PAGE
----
28 Mar Basics of Headache Treatment – from a Maryland pain clinic
Headaches are one of the most common complaints of pain. Many people experience them at least one time in their life, regardless of age, gender, or race. A headache can affect one portion of the head (such as the top), or pain can occur all over the head.
A wide range of different conditions can cause secondary headaches. These include:
- Hangover (alcohol-induced)
- Brain tumor
- Blood clots
- “Brain freeze,” or ice-cream headaches
- Carbon monoxide poisoning
- Overuse of pain medication, known as rebound headaches
- Panic attacks
According to the World Health Organization, the prevalence of headaches among adults is around 50%, which means they are quite common. Around 63% of adults age 18 to 65 years in the world have experienced a headache during the past 12 months. Among those who have headaches, 30% are affected with migraines. When headaches occur 15 or more days each month, it is chronic daily headache, and these affect around 3% of the general population.
Symptoms and Types
A headache can occur in any part of the head, on both sides of the head, or just in one location of the head. A headache can be sharp, throbbing, or dull, appear gradually, or come on suddenly. The pain may last from less than an hour up to several days, and it can radiate across the head from a central point or have a vise-like quality. Below are two headache types:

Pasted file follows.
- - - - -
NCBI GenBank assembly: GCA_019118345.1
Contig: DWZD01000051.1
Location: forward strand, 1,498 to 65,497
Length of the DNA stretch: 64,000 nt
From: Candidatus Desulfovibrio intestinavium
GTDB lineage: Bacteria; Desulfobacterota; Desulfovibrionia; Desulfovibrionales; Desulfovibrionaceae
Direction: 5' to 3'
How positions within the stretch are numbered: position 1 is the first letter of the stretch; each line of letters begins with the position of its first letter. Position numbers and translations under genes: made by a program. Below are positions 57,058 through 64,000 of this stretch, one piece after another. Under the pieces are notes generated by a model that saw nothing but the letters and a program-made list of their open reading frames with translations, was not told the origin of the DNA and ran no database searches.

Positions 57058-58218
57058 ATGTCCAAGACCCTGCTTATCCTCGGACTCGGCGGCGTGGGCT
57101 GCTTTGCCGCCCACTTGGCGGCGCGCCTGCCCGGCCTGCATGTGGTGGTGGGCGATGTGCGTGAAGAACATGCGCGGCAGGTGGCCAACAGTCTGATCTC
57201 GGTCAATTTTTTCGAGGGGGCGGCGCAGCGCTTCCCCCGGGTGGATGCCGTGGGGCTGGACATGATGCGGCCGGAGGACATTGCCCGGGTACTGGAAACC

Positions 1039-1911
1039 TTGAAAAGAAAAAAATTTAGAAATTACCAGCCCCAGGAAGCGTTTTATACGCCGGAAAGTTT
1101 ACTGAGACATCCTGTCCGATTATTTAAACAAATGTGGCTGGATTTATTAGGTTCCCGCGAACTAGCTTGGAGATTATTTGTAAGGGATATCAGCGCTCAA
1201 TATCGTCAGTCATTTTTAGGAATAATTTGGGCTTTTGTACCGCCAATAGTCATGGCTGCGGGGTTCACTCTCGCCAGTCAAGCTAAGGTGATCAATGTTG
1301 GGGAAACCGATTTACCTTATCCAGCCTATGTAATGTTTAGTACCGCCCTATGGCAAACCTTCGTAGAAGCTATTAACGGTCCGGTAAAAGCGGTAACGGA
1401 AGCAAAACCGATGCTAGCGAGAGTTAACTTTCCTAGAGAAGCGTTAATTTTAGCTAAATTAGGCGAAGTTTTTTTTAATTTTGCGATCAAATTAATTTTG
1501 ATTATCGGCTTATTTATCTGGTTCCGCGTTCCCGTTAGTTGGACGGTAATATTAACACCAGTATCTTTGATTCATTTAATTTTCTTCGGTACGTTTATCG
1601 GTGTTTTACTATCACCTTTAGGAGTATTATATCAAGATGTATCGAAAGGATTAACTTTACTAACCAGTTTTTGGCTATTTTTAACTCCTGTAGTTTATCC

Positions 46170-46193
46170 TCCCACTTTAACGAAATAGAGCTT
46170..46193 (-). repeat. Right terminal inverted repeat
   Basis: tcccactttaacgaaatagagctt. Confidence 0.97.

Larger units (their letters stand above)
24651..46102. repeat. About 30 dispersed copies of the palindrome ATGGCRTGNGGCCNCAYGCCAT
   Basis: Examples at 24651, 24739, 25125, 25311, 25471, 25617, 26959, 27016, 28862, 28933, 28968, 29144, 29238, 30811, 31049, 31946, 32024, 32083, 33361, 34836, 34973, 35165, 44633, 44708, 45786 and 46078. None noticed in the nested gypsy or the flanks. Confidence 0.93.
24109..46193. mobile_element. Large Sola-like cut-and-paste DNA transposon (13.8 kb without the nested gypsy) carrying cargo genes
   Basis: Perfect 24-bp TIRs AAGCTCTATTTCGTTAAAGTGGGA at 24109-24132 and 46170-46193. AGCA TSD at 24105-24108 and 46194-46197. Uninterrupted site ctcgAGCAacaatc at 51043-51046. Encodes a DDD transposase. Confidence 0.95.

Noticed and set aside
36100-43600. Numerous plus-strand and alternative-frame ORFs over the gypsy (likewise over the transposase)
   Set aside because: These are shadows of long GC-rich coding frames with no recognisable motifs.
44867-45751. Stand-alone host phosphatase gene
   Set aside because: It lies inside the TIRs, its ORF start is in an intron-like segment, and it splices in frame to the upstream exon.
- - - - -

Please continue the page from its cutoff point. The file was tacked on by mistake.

- Primary headaches. Primary headaches are stand-alone illnesses caused directly by the over-activity of, or problems with, structures in the head that are pain-sensitive. This includes the blood vessels, muscles, and nerves of the head and neck. These headaches may also result from changes in chemical activity in the brain. Common primary headaches include migraines, tension type, and cluster headaches.
- Secondary headaches. These headaches are symptoms that happen when another condition stimulates the pain-sensitive nerves of the head.
There’s also many different types of headaches within primary and secondary. These are:
- Tension headaches. These are a common form of primary headache. The person can feel as if they have a tight band around the head, with a constant, dull ache on both sides. The pain may spread to or from the neck. Such headaches normally begin slowly and gradually in the middle of the day. Tension-type headaches can be either episodic or chronic. Attacks are normally a few hours in length, but can last several days. Chronic headaches occur for fifteen or more days a month for a period up to three months.
- Migraine headaches. This is the second most common form of primary headache, and it can have a major impact on the life of an individual. It is known to be one of the highest disability reasons worldwide. A migraine can last from a few hours to between 2 and 3 days. A migraine headache may cause a pulsating, throbbing pain on one or both sides of the head. The aching may be accompanied by blurred vision, light-headedness, sensory disturbances, and nausea.